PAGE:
The hacker was distributing them in IRC recently, and sent some to the Bitcoin Faucet. Is this a reliable method for evading the "Bitcoin Police"?

Here's a forum thread discussing the distribution and a pastebin of the IRC conversation. Pasted below is just the beginning of the pastebin content:

<BitcoinicaHacker> Who wants free bitcoins courtesy of bitcoinica?
<grepix> who doesn't!
<BitcoinicaHacker> post your btc addr
<nanotube> i think bitcoinica wants free bitcoins courtesy of bitcoinica
<Phraust> oooh, i'll take some: 18LSrqYfUwt4q52CvSWXkSqNiDMGDADAao
<BitcoinicaHacker> d43282f1ec433cb896ddf7d4a88faa4a202c97ac6e60568eaecfd1df53d82ef6
<Phraust> sweet, many thanks.
<OneMiner> 121VuNzJi7ihM6FTv28oruemfw4fp4rvPZ I'll take a piece of that. :P
<BitcoinicaHacker> f87f87a6e053157140bd509952c999e56344fe4fa90eaf47288bbcdda7689514
<BitcoinicaHacker> 74358a453321026b197549a250c3aa65b60187f8d4ba4578de1b1422eec2937d
<OneMiner> Thank you very much.
<b00bsman> BitcoinicaHacker, wie ist der Kuchen?
<brwyatt> 12KTki1xe5xVoQneEZy2CED8Ep87ifubx7 I'll give it a try.
<brwyatt> He really wasn't kidding. o.O
<BitcoinicaHacker> 8694268cfe0aa51d7ecb3749b8f4bc8ebe7c56cc8e920f1b7b34862f9992e004
<OneMiner> Ya, seems legit.
<grepix> the BTC def showed up, but for all we know this is just a lazy trolling :D
<brwyatt> yeah
<OneMiner> The balance of the account suggests otherwise.
  • Not sure how this would be evading. The thief was not exchanging coins or trading, is was a one way transfer. There was no "evading" of anything, it looks like. May 21, 2012 at 3:48
  • 2
    The suspicion is that his motive is to mix as many of the stolen coins into the Bitcoin economy as possible, so that people cannot assume that Bitcoins traceable to the theft were obtained illegitimately. The people who receive these coins will presumably spend, mix, and deposit them. May 21, 2012 at 6:47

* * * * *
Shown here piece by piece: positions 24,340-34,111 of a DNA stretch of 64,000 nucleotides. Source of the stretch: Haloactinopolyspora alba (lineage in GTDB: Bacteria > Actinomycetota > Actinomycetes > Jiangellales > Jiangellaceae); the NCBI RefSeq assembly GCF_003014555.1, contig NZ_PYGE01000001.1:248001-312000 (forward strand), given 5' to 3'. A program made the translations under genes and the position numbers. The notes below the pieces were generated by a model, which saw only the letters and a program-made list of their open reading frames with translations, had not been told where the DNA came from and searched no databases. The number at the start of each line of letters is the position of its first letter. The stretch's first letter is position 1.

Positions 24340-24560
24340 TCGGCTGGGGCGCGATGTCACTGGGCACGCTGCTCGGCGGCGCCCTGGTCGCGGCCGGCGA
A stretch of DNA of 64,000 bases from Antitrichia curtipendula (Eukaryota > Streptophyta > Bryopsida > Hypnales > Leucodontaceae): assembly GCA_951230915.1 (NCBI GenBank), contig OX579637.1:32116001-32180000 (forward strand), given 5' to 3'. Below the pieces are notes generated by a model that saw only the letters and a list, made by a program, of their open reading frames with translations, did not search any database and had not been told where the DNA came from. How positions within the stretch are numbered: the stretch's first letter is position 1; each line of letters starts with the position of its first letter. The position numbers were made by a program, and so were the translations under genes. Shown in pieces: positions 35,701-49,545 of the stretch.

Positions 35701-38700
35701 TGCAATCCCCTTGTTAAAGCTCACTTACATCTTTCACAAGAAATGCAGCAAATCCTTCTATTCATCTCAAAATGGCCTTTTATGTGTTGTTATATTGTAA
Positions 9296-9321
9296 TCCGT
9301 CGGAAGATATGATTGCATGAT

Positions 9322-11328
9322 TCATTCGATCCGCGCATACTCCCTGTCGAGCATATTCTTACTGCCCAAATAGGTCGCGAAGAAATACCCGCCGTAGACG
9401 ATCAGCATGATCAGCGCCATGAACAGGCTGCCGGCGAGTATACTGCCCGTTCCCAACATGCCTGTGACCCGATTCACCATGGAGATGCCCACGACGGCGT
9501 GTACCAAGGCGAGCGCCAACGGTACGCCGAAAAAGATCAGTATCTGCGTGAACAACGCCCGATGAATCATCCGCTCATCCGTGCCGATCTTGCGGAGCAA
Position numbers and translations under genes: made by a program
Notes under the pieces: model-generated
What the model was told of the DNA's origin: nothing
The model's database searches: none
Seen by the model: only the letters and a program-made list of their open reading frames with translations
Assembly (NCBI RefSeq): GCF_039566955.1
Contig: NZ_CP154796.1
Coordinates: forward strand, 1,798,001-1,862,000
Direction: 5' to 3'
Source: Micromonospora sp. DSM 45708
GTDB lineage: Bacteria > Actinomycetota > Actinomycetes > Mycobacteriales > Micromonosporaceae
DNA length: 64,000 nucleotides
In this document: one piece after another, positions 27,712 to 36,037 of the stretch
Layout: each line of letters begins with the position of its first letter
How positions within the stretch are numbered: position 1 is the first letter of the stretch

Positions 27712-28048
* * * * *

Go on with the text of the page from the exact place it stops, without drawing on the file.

• lol, +1 for "seems legit"
    – o0'.
    May 22, 2012 at 19:30

1 Answer 1


I don't think there's really any need to do this to evade "Bitcoin police". Bitcoins are fungible and one is as good as another. Any attempt to track tainted Bitcoins is, at least in my opinion, doomed to fail.

[Imagine] if the FBI regularly published a list of serial numbers of currency that would no longer be honored. Banks would refuse to accept bills on the list, and soon so would grocery stores and so on. That hundred dollar bill you got from the bank, now sitting in your wallet, could appear on that list at any time because the person who deposited it at the bank right before you withdrew might have stolen it.

Think about what using currency would be like in such a world. Could you even have ATM machines? In fact, it would be the death of cash -- forcing people to use cash only for small amounts of money they could afford to lose. Such "tainting", if it hit the Bitcoin world, would similarly be the death of Bitcoin if it caught on in any significant way. - Tainted coins - Who dictates that a coin is tainted?

This also suggests an interesting way to defeat any attempt to taint Bitcoins, assuming such an attempt wasn't doomed anyway. Just take a chunk of the tainted coins and start transferring them to random, active accounts. The standard client doesn't make it particularly easy to quarantine coins nor does it hold newly-received coins separately from old ones. So when you make your normal payments, you pretty much can't help but spend some of the coins you received unsolicited. Soon lots of innocent users would be spending "tainted" coins and innocent merchants would be redeeming them at exchanges, which have to resell them.

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